Poets’ Corner: 2 for Winter Solstice

Poets’ Corner: 2 for Winter Solstice

A few facts about the winter solstice from Mashable.


1. It happens at a specific time

The winter solstice isn’t the full day of Dec. 21, but rather occurs at a specific time. At that point, the sun is shining farthest to the south, directly over the Tropic of Capricorn. There’s no duration to the event, per se. Paul Stokles, a meteorologist with the National Oceanic and Atmospheric Administration refers to the winter solstice as a “single event.”

Of course, the sun isn’t actually moving, the Earth is. At 12:11 p.m. ET, the North Pole is tipped about 23 degrees away from the sun. When summer rolls around, the South Pole is tipped 23 degrees away from the sun. During the vernal and autumnal equinoxes, the Earth is not tilted in either direction.

2. It happens at a different time each year

The winter solstice doesn’t always occur on Dec. 21. Sometimes it comes on Dec. 22, which will happen again in 2015. The hour of day also fluctuates. Last year, the solstice came at 11:12 a.m. ET. Next year, it occurs at 11:03 p.m.

3. The meteorological winter began three weeks ago

If it feels like winter has already begun, you are correct. Meteorologists consider Dec. 1 the start of the meteorological winter and March 1 the start of the meteorological spring. That’s because December, January and February are the three coldest months of the year. By the time the Spring Equinox rolls around on March 20, 2014, average temperatures in most areas will have already started rising. The winter solstice isn’t the coldest day of the year, either — that comes later.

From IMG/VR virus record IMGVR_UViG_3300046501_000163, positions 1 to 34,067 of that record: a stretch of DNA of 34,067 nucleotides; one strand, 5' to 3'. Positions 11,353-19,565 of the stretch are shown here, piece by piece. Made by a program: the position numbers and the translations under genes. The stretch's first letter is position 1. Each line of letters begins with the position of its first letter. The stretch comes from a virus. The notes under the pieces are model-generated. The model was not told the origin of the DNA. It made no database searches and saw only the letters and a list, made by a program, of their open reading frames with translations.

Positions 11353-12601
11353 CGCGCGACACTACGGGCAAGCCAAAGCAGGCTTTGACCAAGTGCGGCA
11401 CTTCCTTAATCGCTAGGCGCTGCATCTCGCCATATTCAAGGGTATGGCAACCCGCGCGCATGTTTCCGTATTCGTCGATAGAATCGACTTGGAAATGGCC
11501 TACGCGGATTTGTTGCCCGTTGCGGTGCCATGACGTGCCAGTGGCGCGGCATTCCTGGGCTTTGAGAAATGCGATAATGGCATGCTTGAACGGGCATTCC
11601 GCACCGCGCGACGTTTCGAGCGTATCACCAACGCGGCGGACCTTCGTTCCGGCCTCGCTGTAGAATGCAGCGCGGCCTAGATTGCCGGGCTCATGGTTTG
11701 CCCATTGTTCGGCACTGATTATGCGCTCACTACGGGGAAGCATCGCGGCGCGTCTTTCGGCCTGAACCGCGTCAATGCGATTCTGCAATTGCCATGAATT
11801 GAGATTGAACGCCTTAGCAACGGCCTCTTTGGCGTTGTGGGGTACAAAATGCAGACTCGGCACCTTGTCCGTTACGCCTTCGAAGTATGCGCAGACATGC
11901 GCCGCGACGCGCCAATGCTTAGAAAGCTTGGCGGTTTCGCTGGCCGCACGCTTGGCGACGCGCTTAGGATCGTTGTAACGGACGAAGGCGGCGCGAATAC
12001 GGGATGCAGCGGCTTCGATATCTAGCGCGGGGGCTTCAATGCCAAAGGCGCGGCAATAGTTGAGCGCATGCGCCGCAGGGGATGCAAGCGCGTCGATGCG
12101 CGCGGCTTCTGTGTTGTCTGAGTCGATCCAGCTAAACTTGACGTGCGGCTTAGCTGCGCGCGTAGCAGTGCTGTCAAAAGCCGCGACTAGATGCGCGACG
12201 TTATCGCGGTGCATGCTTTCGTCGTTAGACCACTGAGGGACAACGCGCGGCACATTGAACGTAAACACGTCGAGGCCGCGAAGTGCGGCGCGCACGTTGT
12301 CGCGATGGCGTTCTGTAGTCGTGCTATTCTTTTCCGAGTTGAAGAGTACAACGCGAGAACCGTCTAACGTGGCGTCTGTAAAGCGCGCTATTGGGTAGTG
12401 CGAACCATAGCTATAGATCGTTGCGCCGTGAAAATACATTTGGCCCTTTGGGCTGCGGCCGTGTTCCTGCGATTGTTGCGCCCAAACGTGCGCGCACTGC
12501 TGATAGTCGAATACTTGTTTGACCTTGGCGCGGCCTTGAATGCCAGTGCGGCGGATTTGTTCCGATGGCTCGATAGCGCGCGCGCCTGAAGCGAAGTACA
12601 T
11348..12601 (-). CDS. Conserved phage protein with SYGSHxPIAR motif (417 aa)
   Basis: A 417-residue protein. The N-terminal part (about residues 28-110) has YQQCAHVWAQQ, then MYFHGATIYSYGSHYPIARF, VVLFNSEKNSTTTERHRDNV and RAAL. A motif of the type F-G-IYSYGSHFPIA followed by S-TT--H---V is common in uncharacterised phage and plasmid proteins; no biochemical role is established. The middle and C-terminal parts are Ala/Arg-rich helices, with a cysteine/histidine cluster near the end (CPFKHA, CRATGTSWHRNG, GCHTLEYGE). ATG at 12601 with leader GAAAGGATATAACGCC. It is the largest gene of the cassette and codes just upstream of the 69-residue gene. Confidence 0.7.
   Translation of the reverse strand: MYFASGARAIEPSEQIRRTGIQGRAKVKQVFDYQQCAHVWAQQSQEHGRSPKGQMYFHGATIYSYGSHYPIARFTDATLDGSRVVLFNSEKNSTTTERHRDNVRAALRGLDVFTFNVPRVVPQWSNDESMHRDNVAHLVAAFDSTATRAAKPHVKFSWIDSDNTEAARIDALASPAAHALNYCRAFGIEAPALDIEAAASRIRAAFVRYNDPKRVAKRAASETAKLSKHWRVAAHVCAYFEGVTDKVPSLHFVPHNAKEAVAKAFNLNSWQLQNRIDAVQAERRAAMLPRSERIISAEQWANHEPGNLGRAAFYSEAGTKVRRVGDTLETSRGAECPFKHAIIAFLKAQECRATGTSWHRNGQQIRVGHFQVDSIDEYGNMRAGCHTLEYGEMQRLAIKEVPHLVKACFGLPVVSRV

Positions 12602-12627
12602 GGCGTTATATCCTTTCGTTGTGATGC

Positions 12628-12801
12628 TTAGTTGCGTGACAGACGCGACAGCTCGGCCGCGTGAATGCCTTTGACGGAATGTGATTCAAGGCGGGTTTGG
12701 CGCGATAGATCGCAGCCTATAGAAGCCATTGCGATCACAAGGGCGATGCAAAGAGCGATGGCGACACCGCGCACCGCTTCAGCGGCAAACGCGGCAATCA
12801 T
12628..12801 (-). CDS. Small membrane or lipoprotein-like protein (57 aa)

4. Last year at this time, some people thought the world was ending

Remember how the Mayan calendar supposedly said the world would end on Dec. 21, 2012? That was based on a reading of the end date of the Mayans’ 5,126-year-long Mesoamerica Long Count Calendar, which corresponded to certain astronomical events, including the winter solstice.

Continue reading here. 

And more words of a lyrical nature about the winter solstice from two of our favorite poets and regular contributors,  Word Woman Rosemerry Trommer and Art Goodtimes, both of whom are to be featured at the Telluride Institute’s upcoming Talking Gourds Poetry Club at Arroyo Telluride on Tuesday, January 6.




Four Solsticings 

thank you world

for these disappointments

I would have become

without them so comfortable,

so certain, so stuck


now, is it time,

is it time yet, is it time

says the seed


in the river of self

surprised to find I am also

the dam, the eddy


longest night

and still darkness does not

swallow everything





Cloud Acre Solstice

It isn’t so much the standing still that makes us

turn our busy heads, but the way the Sun escapes

each dusk, sliding almost down to the Blues before

tromboning back to the high peaks of the La Sals.

When we raise our songs like flags, it has to be around

a fire large as we dare. Beating on drums. Mesmerized

by the soprano-stringed glissandos of a lone dulcimer.

A lark chanting the light back from the southern abyss.

This the season to be outside. Now! Free to exercise

the heart muscles. When we must squeeze out fat & fail.

Release what we’ve been given. As gift. As goad. Or

what we’ve chosen to hold onto, past all reason, until it too

can be tossed on the pyre. And we can stand stripped bare.

Smudged with sage. Prepared for Gaia’s great dark spinning.


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